When first venturing to learn more about Chinese New Year’s I thought of the various outlets through which I had already been exposed to this tradition. I found myself lacking in any substantial experiences. My only remote encounter with this celebration has been through movies, sadly. At first I thought it would be a good thing, not having had an initial bias, yet the more I thought of it the more I came to the realization that I was extremely biased. What I had seen in movies always played off of the negative aspects of diversity and, frankly, overt racism. From a young age I remember that I associated CNY with spindly dragons and fire poppers- certainly not a wrong association, but thoroughly out of context and layered with social misconstructions. Being able to immerse myself in CNY with my friend’s family was like nothing I could have imagined. Leon So, a fellow student as UCSD, offered to let me participate in the various Skype video chats that his family paid him throughout the week of CNY. Through the use of various technology, ranging from phones to tablets to laptops, I was able to participate in a traditional (for Hong Kong) CNY.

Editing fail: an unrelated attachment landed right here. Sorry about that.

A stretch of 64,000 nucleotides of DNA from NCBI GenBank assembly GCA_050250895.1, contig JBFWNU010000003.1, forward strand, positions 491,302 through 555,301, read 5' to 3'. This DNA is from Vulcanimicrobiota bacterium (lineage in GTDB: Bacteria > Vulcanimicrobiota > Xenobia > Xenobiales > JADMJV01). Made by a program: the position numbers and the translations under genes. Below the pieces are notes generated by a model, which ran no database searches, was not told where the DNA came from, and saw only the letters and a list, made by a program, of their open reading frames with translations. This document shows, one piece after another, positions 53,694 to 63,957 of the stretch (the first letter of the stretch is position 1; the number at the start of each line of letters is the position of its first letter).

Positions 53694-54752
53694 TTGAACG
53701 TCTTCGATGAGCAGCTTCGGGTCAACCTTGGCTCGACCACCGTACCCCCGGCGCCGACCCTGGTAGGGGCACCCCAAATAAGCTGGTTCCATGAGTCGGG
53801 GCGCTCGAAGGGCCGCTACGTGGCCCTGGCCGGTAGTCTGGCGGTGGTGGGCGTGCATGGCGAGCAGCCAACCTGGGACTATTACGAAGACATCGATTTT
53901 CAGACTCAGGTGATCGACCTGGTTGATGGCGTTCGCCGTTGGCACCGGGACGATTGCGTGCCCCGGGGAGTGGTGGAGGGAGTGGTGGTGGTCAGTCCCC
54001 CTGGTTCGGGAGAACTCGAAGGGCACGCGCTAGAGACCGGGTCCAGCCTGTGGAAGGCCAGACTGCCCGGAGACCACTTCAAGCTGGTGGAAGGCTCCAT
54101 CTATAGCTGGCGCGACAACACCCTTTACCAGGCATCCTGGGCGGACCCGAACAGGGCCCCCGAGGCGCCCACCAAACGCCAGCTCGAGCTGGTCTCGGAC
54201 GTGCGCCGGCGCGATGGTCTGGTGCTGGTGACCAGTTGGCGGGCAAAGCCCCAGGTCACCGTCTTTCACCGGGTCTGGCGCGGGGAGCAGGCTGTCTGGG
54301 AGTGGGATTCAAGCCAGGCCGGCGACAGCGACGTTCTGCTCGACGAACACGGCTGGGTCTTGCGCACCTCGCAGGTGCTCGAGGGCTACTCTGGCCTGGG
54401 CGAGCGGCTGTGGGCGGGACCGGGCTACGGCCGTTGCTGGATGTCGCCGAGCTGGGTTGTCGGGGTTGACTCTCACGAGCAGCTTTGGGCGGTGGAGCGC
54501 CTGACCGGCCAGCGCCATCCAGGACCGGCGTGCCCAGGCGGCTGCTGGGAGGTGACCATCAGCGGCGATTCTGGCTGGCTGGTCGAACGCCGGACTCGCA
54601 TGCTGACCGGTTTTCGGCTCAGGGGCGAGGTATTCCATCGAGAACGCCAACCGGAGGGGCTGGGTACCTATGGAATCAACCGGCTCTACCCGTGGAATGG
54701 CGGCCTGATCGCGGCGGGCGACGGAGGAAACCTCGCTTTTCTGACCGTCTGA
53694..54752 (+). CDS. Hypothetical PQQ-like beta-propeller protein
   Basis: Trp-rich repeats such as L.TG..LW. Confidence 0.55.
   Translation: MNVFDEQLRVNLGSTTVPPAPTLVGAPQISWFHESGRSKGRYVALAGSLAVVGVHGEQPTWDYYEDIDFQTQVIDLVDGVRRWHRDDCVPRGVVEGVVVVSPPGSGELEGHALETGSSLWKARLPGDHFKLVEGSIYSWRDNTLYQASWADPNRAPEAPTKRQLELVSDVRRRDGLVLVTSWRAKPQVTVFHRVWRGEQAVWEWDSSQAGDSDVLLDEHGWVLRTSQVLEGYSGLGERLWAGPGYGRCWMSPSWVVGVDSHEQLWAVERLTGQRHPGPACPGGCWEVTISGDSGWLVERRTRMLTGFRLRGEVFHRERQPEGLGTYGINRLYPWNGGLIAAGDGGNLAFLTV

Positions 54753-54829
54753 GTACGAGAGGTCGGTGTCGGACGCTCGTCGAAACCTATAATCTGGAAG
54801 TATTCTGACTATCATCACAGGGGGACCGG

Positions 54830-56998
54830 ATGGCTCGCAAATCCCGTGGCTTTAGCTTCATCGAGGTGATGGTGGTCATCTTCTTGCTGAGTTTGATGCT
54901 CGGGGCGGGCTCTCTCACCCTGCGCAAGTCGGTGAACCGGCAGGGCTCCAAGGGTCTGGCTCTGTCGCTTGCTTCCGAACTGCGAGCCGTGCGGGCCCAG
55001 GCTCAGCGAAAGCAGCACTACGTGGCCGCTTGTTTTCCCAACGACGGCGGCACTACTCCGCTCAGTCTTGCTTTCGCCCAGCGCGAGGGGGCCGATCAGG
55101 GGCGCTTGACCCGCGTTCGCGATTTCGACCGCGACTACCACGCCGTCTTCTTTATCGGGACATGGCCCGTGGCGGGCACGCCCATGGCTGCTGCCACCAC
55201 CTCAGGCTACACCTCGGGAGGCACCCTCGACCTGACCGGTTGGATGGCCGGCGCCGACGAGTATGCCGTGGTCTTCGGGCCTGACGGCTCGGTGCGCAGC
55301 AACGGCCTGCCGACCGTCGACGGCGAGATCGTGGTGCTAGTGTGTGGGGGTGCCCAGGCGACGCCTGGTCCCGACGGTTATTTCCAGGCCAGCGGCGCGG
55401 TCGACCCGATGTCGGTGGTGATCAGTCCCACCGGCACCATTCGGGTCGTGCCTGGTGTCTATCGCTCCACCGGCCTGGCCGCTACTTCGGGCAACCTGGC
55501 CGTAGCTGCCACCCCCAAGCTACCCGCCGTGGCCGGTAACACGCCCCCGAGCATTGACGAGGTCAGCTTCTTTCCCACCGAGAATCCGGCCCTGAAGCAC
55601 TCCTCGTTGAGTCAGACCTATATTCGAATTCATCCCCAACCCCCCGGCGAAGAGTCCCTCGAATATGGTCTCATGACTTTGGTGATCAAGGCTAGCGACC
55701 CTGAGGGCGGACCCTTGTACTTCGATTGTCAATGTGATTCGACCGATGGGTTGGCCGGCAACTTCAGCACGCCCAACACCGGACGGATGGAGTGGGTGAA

The celebration commenced with Leon’s parents, Donna Siu and King So, showing me their newly cleaned home along with the various red decorations they hung up. Duilians, red and cream parchments with Chinese poetry inscribed in black, are hung from the walls; Donna’s red dress makes a stunning contrast to her black hair; fake fireworks are strung up; all this to imbibe the color red into every corner of the city, the color of life presented throughout all aspects of life. Jokingly, King mentioned the pollution problem in HK, and how back in the countryside in China they used to have fireworks to scare off the evil spirits but it wasn’t very effective in the city since the spirits wouldn’t be able to reach through the smog anyways. Shortly after we switched to the versatile mobile phone and embarked on a journey to a temple, where people were going to light candles and pray to the gods, a custom that is more religious in HK than tradition, and as such is not unanimously participated in. The most interesting facet of the trip was not the temple though, our journey there was much more fascinating. It being close to the celebration there were many people out on the streets, a large number Caucasian in ethnicity, dressed in traditional Chinese clothing. Leon explained how white people, or how they are referred to in HK “gwai lo” (ghost people), always dress ornately and hand out red packets to strangers. The red packets being small candy filled envelopes or boxes, usually reserved to be handed out between family members only, yet the people of non-Chinese nationality fully embrace the tradition and hand them out to the community. An interesting revelation, to find that Chinese nationals didn’t mind their traditions being changed, they openly welcomed it. Leon even commented that in HK most red packets were now filled with the likes of Skittles or MnMs, not the traditional Chinese candy that had long been the tradition. Such small changes, have a large impact on the overall ritual of how a certain holiday is to be celebrated. The holiday itself is made up of all the little things that individuals to commemorate the occasion, changing the details is changing the ritual itself. In a second Skype video chat, I was made privy to the information that families don’t always gather at the zho uk (the root house where the main branch of the family grew up). Although CNY is a highly family based and oriented celebration, modernity had caught up with it. Some families, out of convenience, gather at a restaurant to commence their CNY family gathering over dinner. Traditional CNY dinner foods are served but in a more modern setting than the traditional root house of the family. This practice is highly distinguishing as part of the immersion of non-Chinese nationals into Chinese traditions in a city that so vigorously embraces modernity.